|4.2 Crop Area Statistics|
|4.3 Crop Production|
|4.4 Crop Forecasts|
|4.5 Production of Horticultural Crops|
|4.6 Official vs Trade Estimates of Production|
|4.7 Land Use|
|4.8 Irrigation Statistics|
|4.9 Land Holdings and Agricultural Census|
|4.10 Agricultural Prices|
|4.11 Agricultural Market Intelligence|
|4.12 Cost of Cultivation of Principal Crops|
|4.13 Livestock Numbers|
|4.14 Integration of Livestock and Agricultural Census|
|4.15 Livestock Products|
|4.16 Fisheries Statistics|
|4.17 Forestry Statistics|
|4.18 Marketable Surplus and Post-Harvest Losses|
|4.19 Market Research Surveys|
|4.20 Index Numbers in Agriculture|
|4.21 Recording of Area Under Mixed Crops|
|4.22 Input Statistics|
4.1.1 Agriculture plays a vital role in the Indian economy. Over 70 per cent of the rural households depend on agriculture as their principal means of livelihood. Agriculture along with fisheries and forestry accounts for one-third of the nation’s Gross Domestic Product (GDP) and is its single largest contributor. Agricultural exports constitute a fifth of the total exports of the country. In view of the predominant position of the Agricultural Sector, collection and maintenance of Agricultural Statistics assume great importance.
4.1.2 India has a well-established and internationally acknowledged Agricultural Statistics System. It is a decentralised system with the State Governments – State Agricultural Statistics Authorities (SASAs) to be more specific – playing a major role in the collection and compilation of Agricultural Statistics at the State level while the Directorate of Economics and Statistics, Ministry of Agriculture (DESMOA) at the Centre is the pivotal agency for such compilation at the all-India level. The other principal data-gathering agencies involved are the National Sample Survey Organisation (NSSO), and the State Directorates of Economics and Statistics (DESs).
4.1.3 The Agricultural Statistics System is very comprehensive and provides data on a wide range of topics such as crop area and production, land use, irrigation, land holdings, agricultural prices and market intelligence, livestock, fisheries, forestry, etc. It has been subjected to review several times since independence so as to make it adaptive to contemporary changes in agricultural practices. Some of the important expert groups, which examined the working of the system are: the Technical Committee on Coordination of Agricultural Statistics (1949), the National Commission on Agriculture (1976), the High Level Evaluation Committee (1983) and the more recent Workshop on Modernisation of the Statistical System (1998).
4.1.4 The Technical Committee on Coordination of Agricultural Statistics in India (1949) under the Chairmanship of Shri W.R. Natu was the first to examine the Agricultural Statistics System after independence. It mainly focused on standardising concepts and definitions, devising uniform forms of returns for collection of data and suggesting the scope of enquiry in respect of areas where the system of land records did not exist. The Committee also suggested among other measures, a pattern of organisation for collection of Agricultural Statistics at different levels.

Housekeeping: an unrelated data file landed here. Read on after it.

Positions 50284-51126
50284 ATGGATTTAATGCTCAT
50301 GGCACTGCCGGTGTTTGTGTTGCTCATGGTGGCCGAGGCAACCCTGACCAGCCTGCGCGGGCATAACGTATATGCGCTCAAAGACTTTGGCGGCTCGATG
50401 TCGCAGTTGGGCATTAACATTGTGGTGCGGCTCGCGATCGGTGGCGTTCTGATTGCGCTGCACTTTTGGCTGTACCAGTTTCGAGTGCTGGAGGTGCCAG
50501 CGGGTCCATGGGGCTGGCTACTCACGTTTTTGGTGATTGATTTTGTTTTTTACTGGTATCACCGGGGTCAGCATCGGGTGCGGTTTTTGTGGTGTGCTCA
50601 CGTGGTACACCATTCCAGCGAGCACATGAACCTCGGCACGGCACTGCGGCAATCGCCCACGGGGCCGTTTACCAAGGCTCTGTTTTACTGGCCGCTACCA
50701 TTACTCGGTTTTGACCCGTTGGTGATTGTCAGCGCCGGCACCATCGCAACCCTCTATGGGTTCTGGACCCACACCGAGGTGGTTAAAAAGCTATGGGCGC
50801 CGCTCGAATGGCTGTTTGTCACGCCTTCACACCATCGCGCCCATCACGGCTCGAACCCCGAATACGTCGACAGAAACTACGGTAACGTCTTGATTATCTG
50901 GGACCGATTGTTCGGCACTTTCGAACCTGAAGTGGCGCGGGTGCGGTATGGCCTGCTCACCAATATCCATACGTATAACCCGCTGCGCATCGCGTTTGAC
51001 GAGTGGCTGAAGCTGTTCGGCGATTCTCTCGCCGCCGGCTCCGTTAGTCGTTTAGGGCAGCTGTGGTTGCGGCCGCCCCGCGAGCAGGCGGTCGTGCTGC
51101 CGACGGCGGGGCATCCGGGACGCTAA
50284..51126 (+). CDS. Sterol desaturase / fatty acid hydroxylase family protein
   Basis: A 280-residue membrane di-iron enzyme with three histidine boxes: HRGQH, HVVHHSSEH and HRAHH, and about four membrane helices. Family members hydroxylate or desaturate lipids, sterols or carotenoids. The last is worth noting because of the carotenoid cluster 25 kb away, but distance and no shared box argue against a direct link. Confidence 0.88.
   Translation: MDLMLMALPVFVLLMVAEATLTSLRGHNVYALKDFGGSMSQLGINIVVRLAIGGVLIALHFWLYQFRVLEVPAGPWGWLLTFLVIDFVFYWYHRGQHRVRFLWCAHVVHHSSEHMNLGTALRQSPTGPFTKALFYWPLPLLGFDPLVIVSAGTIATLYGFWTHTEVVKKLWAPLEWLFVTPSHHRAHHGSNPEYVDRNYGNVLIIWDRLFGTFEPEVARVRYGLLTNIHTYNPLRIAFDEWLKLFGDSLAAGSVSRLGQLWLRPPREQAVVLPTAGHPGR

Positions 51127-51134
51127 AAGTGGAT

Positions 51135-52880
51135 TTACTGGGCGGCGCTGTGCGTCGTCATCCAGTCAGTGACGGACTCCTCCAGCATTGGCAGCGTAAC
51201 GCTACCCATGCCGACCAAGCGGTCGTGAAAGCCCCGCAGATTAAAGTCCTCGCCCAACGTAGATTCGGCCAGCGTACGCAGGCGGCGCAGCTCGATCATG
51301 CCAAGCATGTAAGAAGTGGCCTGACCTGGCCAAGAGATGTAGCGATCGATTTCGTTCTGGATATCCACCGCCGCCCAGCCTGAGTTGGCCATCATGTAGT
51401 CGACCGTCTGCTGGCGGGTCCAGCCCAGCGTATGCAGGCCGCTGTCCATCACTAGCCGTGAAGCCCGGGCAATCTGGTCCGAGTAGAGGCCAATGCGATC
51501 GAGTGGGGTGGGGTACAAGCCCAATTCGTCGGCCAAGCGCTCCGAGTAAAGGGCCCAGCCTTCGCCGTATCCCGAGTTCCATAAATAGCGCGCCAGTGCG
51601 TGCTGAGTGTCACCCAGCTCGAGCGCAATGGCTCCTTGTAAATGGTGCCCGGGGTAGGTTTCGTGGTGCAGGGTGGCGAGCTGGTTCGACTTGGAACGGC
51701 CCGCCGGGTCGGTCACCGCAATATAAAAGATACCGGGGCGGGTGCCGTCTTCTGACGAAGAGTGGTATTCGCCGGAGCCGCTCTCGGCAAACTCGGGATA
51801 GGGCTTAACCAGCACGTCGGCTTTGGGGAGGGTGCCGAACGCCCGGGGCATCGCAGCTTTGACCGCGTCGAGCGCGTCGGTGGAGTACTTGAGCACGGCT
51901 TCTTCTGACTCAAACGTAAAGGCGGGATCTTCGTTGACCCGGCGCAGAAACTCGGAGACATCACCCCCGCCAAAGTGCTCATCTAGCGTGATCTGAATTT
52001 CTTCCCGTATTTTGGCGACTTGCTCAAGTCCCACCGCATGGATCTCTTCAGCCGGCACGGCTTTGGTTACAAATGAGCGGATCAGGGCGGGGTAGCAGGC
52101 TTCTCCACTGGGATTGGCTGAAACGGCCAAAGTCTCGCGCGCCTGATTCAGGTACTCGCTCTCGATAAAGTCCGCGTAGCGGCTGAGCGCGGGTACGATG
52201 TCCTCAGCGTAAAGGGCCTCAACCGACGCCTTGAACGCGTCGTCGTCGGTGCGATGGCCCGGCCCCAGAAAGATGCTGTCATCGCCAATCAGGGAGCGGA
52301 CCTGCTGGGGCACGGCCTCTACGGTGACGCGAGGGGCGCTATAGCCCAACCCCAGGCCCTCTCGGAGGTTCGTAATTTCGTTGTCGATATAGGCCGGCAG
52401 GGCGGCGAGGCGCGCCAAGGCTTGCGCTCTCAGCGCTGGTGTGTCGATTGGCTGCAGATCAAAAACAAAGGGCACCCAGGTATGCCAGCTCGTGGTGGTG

4.1.5 The National Commission on Agriculture (1976), while critically reviewing the entire range of Agricultural Statistics made far-reaching recommendations to lay a strong foundation for statistical operations and to help the Government in formulating appropriate strategies.
4.1.6 While reviewing the functions of the Central Statistical Organisation (CSO) with reference to different sectors of the economy, the High Level Evaluation Committee (1983) under the Chairmanship of Professor A.M. Khusro, brought to light important data gaps including methodological gaps and made a number of recommendations to improve the system. It emphasised the need for building up a strong database for Agricultural Statistics so as to aid planning and policy formulation. It also identified newly emerging areas such as crop estimates at the local-level Community Development Block (C.D.Block), and crop forecasting and recommended development of suitable methodologies for quantitative measurement of important parameters in those areas.
4.1.7 The recent Workshop on Modernisation of the Statistical System in India (1998) considered various measures required to modernise the system by identifying the lacunae, and suggested the use of latest techniques including information and communication tools to improve the timeliness, reliability and adequacy of Agricultural Statistics.
4.1.8 The National Statistical Commission took note of the findings and recommendations of all these important bodies in the context of the prevailing status of Agricultural Statistics and attempted a fresh analysis focusing its attention on an identification of the deficiencies of the system and the remedial measures required to set them right. The Commission was assisted in this task by detailed documentation furnished by the Secretariat and the Central and State Government agencies. It also benefited from personal interaction with the representatives of these agencies. The Conference of Central and State Statistical Organisations (held in October 2000) also provided valuable inputs on the issues under consideration.